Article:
Monday, December 20, 2010


I kept telling myself not to cry. "Just rein it in," I thought "please do not cry" (crying would ruin what remnants of makeup were left on my face, and would make the whole thing even harder). The graduation part wasn't so hard. He walked up on the stage for a maximum of 30 seconds and was back down before I could snap my fourth frame. So, considering my brother was graduating and my life was changing forever in that instant, I held up pretty well.

But, Monday was different, really different. I woke up in a rush and quickly donned some skinny jeans, a collared shirt, and sweater (because and ran out the door. When we got to Stewart Hall over at Purdue, I was still feeling a bit panicked. Then, I sat down, took a sip of coffee, and everything settle down around my shoulders. My brother is being commissioned into the army. He'll leave in February. This is the last Christmas that our entire family will have together for a while. For Pete's sake, he's going to Alaska. I tried to stop it; there's always tomorrow to deal with it.
(please, no judgement on my hunchbackness or lack of neck...) ;)
Somehow I got roped into taking pictures (funny how having a camera that looks semi competent does that) and documented everyone's swearing in. When Alex's turn came, I suddenly couldn't see out of my lens. Quizzically I pulled the camera away from my face only to realize that I had tears gliding down my cheeks. Without a moment's hesitation I yanked the camera back up and proceeded to photograph the momentous occasion.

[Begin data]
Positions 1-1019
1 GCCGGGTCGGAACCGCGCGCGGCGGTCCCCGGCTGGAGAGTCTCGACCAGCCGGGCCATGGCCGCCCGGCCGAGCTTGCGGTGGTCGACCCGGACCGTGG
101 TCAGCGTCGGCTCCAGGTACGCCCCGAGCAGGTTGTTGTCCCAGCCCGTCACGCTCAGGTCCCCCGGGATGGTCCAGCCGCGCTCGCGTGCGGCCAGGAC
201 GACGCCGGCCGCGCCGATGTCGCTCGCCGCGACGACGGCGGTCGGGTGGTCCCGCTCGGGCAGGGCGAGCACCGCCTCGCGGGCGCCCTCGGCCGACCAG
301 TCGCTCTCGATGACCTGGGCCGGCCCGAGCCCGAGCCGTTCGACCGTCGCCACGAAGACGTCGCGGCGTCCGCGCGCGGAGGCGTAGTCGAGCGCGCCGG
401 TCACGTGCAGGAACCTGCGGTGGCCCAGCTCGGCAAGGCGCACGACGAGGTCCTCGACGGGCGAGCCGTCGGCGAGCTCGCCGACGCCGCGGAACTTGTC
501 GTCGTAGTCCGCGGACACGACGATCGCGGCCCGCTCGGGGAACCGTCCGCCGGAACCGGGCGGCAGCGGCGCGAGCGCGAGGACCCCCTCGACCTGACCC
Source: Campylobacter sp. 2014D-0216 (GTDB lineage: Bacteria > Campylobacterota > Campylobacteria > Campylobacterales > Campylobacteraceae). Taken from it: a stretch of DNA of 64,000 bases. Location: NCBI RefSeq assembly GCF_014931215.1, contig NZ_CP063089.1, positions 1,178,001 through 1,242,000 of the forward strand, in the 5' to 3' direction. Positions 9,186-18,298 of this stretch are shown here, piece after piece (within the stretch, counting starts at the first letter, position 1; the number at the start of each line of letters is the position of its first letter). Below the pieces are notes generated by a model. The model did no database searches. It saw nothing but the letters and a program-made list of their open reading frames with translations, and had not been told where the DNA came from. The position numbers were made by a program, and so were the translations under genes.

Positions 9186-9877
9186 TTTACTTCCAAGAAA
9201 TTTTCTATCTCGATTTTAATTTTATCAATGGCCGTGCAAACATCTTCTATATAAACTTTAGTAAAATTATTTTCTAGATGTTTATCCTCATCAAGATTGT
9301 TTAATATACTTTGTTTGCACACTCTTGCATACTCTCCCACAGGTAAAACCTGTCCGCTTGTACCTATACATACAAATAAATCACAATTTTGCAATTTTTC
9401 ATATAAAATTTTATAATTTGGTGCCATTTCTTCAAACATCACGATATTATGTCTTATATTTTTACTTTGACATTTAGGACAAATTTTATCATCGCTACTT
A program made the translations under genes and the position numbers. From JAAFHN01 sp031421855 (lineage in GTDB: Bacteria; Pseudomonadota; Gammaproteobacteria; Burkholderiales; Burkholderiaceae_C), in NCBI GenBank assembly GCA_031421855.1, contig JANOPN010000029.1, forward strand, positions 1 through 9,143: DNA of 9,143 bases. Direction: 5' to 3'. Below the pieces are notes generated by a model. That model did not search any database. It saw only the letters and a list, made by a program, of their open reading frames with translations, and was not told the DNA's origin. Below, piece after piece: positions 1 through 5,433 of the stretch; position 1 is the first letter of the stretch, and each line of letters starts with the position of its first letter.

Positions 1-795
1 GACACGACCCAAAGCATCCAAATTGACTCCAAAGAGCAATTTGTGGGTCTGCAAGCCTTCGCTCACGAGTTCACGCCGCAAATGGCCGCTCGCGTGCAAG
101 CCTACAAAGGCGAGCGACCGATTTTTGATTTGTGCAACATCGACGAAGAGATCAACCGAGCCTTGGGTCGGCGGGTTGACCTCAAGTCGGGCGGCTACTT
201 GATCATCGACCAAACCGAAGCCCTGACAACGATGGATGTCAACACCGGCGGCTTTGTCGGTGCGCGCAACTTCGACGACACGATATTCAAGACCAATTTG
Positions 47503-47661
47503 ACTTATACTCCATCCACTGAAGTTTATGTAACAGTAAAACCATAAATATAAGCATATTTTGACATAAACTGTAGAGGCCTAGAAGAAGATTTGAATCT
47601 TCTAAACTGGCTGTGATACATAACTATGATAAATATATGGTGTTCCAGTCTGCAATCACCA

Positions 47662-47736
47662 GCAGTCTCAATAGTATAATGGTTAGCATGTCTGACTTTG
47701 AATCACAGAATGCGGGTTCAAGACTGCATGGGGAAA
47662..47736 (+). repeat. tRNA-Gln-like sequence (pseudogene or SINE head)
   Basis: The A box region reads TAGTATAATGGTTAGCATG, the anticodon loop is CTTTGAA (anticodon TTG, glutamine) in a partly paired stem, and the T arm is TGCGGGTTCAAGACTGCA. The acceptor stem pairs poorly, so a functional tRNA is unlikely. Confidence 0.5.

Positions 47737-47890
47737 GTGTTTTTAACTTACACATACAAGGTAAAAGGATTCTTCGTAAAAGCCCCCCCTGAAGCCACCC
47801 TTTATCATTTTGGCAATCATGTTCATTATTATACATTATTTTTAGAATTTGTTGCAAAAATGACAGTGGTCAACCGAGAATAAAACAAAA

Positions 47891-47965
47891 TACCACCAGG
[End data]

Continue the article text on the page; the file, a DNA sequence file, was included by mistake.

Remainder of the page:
I just can't help but think back to when all of the Blake kids were in the basement doing school together. Alex and Trevor would tackle me and "show" me a new wrestling move. I squirmed and yelped for help. They would guilt trip me into going outside with them, only to have a snowball fight (the two of them against me...). Courtney would tell me stories while I listened, hanging on her every word. The boys would put on shadow puppet shows late at night and I would sneak into their bedroom to watch. That was just yesterday, I swear.

Now, we're grown up (at least on the outside). Some of us have jobs; some of don't (and we're dirt poor). But, none of us forget what makes us siblings. We rail on each other, abuse one another, and love each other. We're the loud family on the street, and our elderly neighbors think we're "those crazy homeschooled kids." While things are continuously changing around me, we always know that our family will never change, that God loves us an insane amount, and that deep down, we're all the same as we were a decade ago.

Change has never been my friend. I resent it and avoid it like the black plague. Maybe, somehow, I making strides (maybe...). Not everything can always be the same.
The Blake kids, all grown up and young again.

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